Eck has already published three separate articles, dealing with the s. c. or related issues, all of which are reflected in what appears here (“Cn. Calpurnius Piso, cos. ord. 7 v. Chr. und die Lex Portorii Provinciae Asiae,”EA 15 (1990), 139-46; “Das s. c. de Cn. Pisone patre und seine Publikation in der Baetica,”Cahiers du Centre G. Glotz 4 (1993) 189-208; and “Plebs und Princeps nach dem Tod des Germanicus,” in I. Malkin and Z. W. Rubinsohn (eds.), Leaders and Masses in the Roman World. Studies in Honor of Zvi Yavetz (Mnemosyne Suppl. 139, Leiden, 1995) 1-10). He is surely right to argue (279-87) that the unusual number of copies on bronze to come from Baetica is related to the special interests and zeal of the governor N. Vibius Serenus, who was attempting to win favour in Rome (and perhaps also to represent himself locally as a man in touch with events in the capital).
While it is not possible for the first edition to discuss all issues in a comprehensive manner, the result here is a remarkable achievement. The commentary is well-structured and cross-referenced between sections. Parallel passages from ancient authors, especially contemporary ones, are fully integrated and often quoted. Similarly, epigraphical parallels are most helpful. Each issue is raised and discussed with care and attention to detail and method, from the definition of Germanicus’imperium maius (lls. 30-7) to the striking evidence for Livia’s direct influence which did indeed save Plancina from punishment (lls. 109-20).
Of particular interest for their clarity and precision are the various discussions throughout of the history of the text, how it was structured, how it was recorded, and how it was published in Spain. We are dealing with a composite document that was put together for publication to a targeted audience, and one that differed in interesting ways from that of the Tabula Siarensis of the previous year with its posthumous honours for Germanicus (265). The latter was aimed largely at the Roman citizens of the Empire who would be involved with honouring the memory of Germanicus. This new s. c. serves as a warning of the punishments applied to traitors and it was directed mainly at provincial cities and at the army, as well as the people in Rome itself.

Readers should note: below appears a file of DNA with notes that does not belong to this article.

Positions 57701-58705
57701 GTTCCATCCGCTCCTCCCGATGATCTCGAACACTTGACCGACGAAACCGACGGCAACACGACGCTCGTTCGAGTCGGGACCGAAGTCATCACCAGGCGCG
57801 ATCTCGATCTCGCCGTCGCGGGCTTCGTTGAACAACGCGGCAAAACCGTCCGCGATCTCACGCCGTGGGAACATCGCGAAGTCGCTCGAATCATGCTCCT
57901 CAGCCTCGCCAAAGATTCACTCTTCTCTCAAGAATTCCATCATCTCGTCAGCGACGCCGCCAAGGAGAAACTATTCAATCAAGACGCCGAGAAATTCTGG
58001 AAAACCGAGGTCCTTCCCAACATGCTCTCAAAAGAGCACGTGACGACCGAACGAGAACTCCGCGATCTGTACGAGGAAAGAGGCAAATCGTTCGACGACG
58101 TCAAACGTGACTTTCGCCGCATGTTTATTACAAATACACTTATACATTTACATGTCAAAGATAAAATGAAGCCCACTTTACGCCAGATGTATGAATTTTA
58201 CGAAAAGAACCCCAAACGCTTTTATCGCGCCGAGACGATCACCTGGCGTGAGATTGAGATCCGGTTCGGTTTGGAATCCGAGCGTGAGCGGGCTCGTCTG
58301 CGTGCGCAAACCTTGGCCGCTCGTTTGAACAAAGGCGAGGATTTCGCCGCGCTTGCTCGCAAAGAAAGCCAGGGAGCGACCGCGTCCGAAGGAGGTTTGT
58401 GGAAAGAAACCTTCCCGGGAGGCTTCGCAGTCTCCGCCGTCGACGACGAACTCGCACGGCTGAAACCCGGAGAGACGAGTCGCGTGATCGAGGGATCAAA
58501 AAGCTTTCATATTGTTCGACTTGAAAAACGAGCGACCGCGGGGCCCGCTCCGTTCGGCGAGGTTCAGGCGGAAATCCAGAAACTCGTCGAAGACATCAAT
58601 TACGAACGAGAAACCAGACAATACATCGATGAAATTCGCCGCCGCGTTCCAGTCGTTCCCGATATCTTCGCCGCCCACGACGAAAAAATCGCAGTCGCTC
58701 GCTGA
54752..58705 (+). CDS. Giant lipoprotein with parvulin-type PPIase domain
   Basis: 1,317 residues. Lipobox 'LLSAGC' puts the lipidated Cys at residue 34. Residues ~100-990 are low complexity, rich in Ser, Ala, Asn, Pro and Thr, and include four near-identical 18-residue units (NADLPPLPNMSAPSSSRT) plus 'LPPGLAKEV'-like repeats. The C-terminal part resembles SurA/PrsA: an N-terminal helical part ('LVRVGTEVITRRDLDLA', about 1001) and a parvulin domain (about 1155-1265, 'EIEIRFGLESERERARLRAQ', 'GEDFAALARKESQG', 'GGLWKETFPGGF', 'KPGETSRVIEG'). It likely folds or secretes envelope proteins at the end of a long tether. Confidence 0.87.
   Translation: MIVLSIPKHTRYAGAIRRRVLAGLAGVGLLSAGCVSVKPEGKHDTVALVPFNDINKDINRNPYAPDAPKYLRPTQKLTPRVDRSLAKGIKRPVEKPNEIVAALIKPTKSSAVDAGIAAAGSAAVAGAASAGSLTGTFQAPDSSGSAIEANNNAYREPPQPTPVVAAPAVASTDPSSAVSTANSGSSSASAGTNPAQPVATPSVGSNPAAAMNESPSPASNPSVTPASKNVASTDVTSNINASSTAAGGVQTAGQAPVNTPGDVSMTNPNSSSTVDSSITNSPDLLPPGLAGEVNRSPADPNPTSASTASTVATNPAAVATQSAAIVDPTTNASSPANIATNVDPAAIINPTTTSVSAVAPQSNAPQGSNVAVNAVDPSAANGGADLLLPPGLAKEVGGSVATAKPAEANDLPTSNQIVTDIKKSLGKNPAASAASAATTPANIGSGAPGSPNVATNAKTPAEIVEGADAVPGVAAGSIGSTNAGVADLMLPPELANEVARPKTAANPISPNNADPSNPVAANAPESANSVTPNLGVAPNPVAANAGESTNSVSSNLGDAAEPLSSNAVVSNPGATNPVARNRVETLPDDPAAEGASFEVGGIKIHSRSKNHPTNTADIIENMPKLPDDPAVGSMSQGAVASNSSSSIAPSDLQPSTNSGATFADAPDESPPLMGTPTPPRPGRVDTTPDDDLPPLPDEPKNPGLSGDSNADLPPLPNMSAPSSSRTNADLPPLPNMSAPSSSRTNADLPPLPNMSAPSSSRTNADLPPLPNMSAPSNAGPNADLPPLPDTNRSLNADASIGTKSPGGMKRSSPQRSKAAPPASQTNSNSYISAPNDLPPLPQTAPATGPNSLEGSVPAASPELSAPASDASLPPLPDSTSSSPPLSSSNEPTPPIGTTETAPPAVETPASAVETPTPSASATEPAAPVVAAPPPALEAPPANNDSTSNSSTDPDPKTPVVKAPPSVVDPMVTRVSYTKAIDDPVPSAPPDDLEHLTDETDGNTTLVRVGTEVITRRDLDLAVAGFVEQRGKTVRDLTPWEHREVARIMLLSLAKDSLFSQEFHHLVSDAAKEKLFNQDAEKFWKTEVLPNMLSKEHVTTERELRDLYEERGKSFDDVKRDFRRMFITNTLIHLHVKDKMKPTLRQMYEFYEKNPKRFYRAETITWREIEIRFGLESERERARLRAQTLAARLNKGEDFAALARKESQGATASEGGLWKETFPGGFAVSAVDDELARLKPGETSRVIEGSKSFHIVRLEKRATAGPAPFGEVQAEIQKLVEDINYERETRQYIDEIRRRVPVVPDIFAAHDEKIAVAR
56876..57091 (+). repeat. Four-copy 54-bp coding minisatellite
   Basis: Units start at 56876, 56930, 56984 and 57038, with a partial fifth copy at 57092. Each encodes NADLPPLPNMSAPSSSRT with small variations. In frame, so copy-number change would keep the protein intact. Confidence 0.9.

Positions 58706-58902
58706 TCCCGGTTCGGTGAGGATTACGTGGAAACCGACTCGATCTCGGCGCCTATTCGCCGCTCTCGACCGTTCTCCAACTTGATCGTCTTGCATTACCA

The editing of such a long and significant new text is a major undertaking, which has been brought to a very successful conclusion here. Without in any way wishing to detract from the overall contribution, I would like to offer the following thoughts about matters both small and great. It is a little surprising that the German version has no maps at all, not even a general view of Spain. The prosopographical sections are a strong point of the work (it is Piso’s three priesthoods which really show his social standing, 76); however, a newly drawn family tree of the Calpurnii Pisones would have been very helpful. Naturally the commentary focuses on the individuals mentioned in the s. c. but others, such as Piso’s brother Lucius (cos. 1 B.C. and augur), who defended him, need to be kept in mind.
A very plausible argument is made for a marriage connection between L. Nonius Asprenas (suff. cos. 29 and later apparently made a patrician under Claudius) who appears as quaestor in the s. c. and Calpurnia, the daughter of Piso’s son Gnaeus (later known as Lucius, cos. 27), who receives a dowry and peculium from her grandfather’s estate. Yet surely much more could be said here. It is a striking confirmation of the continued social and political prominence of the Calpurnii Pisones that one of the official witnesses to Piso’s disgrace would go on to marry his granddaughter.
Similarly, the date of Vibius Serenus’ term in Baetica is discussed (101-3) as either 20/21 or 21/22 (he was exiled de vi publica in 23, Ann. 4.13.2). It is indeed possible that Vibius was in the senate for the honours voted to Germanicus and that he is also responsible for the Tabula Siarensis, as is suggested here. What is not discussed here is that the 21/22 date could suggest that he had also been in Rome for Piso’s trial. His eagerness to display the s. c. we now have may stem from his own experience of the heated atmosphere in Rome at the time and his perception of the political importance of Piso’s punishment.
Antonia, the mother of Germanicus, appears (lls. 140-2) in the thanks given by the senate to the various members of the domus Augusta. She is also mentioned in the Tabula Siarensis frag. I.5-8 where she receives a statue on the new arch in honour of Germanicus at the Circus Flaminius. However, from Tacitus Ann. 3.2 we learn that she was not seen in public and that his researches did not reveal her presence: matrem Antoniam non apud auctores rerum, non diurna actorum scriptura reperio ullo insigni officio functam. This contradiction creates a problem between the text of Tacitus and the epigraphical record. I have tried to address some of the issues raised about Tacitus’ biasses elsewhere (H. I. Flower, Ancestor Masks and Aristocratic Power in Roman Culture, Oxford, 1996 p. 250-2). The editors have unwavering faith in Tacitus as an historian both in matters of fact and of interpretation.